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Moment's Notice from Gregory James

Once again, I've been so busy experiencing all the fantastic performances the Bay Area offers I haven't had time to write about them. So, I guess I'll just enumerate the last month. Renee Fleming and Olga Kern at Zellerbach. Murray Perahia there also. Abdullah Ibrahim and Ekayu at SF Jazz. The Kronos Quartet performing Terry Riley's Sun Rings at Zellerbach - truly celestial. Oh, almost forgot the Takacs Quartet performing Hayden, Handel, and Beethoven. And, the fantastic Pierre Bonnard show at the Palace of the Legion of Honor. Painting has always inspired me musically as much as music itself. Saw the show three times; the last time ran into my dear sax player Rita Thies, who was also knocked out by the show.
As is often the case, I've been so busy hearing great music that I haven't had time to write about it. I saw the opening night of Vicente at SF Jazz March 10. The heir to the genius of Paco de Lucia (Paco was godfather to Vicente's daughter, and Vicente to Paco's son) Vicente plays with an abandon and depth that only the complete mastery of an instrument allows. Like Paco, he is secure enough of his stature to explore other mediums and genres, notably his recording Tierra of a few years ago, which explored Celtic and Spanish themes with members of Mark Knopfler's band. (Ancient Celtic songs from Galicia are in fact incorporated into flamenco). This band featured the dancer Antonio "El Choro" Molina, the bassist Ewen Vernal, percussionist Paquito Gonzalez, and Rafael de Utrera and Antonio Fernandez on vocals and palmas. The program reached its climax with a rousing bulerias featuring Molina's inspired dancing. A "puro" recording of cante jondo is forthcoming.
David Bowie's final recording, Black Star, is a work of complete genius. I'm proud that it is in the same vein as our own The Valence Project, incorporating jazz, electronica, and rock. Like TVP, it is a vision of what pop music could be, if one were fearless. Recorded live with the Danny McCaslin Quartet, and Ben Monder on guitar, the vocals were re-done, but have a very spontaneous feel. There is lots of room for McCaslin to blow, on sax and flute. The drums are often sampled and looped, but also have a live, spontaneous feel. Each tune is completely different, but of a whole. Every artist wants to smuggle the fire of youth into the wisdom of old age. But very few artists have attempted to keep on making art up to the moment of death (David actually thought he had a few more months, and was in the studio with new demos the week before he died.) In the '70s he threatened to commit suicide on stage (it sold tickets) but he has given us something much more. Fear of death is there, of course, but so is the ache for transcendence. We are stardust. On his last tour, in 2004 at the Berkeley Community Theater, cigarette dangling debonairly, he admonished the front row security guards, "Oh, do let the kids dance". Let's Dance, indeed. Keep flying through the stars, David.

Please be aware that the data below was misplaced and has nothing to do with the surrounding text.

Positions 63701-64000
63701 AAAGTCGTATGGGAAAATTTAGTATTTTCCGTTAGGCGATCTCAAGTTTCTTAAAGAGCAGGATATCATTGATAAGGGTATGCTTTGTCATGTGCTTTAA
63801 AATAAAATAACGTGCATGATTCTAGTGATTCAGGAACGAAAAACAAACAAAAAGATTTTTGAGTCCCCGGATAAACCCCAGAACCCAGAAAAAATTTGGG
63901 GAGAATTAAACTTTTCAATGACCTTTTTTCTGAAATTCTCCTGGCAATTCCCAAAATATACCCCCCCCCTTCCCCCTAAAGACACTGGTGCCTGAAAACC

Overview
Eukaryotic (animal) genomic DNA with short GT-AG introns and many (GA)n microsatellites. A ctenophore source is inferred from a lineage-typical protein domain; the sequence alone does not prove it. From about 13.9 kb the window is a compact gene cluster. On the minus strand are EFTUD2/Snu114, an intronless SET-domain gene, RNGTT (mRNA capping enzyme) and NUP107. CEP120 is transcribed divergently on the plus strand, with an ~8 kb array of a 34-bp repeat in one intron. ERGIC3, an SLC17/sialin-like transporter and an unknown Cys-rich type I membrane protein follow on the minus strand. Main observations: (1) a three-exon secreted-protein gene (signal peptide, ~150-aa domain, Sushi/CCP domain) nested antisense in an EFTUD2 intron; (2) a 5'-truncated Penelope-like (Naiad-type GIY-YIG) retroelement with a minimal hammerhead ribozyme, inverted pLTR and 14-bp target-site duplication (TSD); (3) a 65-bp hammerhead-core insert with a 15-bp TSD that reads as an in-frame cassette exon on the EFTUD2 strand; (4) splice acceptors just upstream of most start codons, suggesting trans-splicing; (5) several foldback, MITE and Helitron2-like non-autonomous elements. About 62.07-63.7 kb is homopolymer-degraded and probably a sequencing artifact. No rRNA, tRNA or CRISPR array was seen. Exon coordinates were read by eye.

Once again I've been so busy I'm a bit late in reporting on all the fabulous music in town. Last Friday I saw Esperanza Spalding and the brilliant Brazilian composer, guitarist, and singer Guinga, as part of her SF Jazz four night residency. In truth, I should have seen all four, radically different groups, but back when I purchased the season tickets, the individual nights and musicians were TBA. Just turning 30, Spalding is a genius, and a leading light in new music. Comfortable in everything from straight ahead to funk environments, I'm fond of saying that she sings like Betty Carter, and plays like Ron Carter. And yet it took a duet setting with Guinga of his brilliant bossa tunes to make me realize just how flexible, and versatile, she is. Guinga first surfaced in the late 60's in Brazil, and was championed for many years by Ivan Lins. Like our own Willie Nelson, he was known primarily as a composer. With George Clooney good looks, the guitar mastery of Baden Powell, and the seductive voice of Dori Caymmi, it is a wonder he is not more famous. Perhaps his songs are too complex for mass market; they are more advanced, and even subtle, than Jobim's. Esperanza adores him, and the biggest surprise was her complete mastery of Portuguese! All combinations of guitar, acoustic bass, electric bass, guitar and vocals were explored - two consumate artists sitting side by side making magic. Esperanza's ability to become completely one with yet a different kind of music, and language was truly inspirational.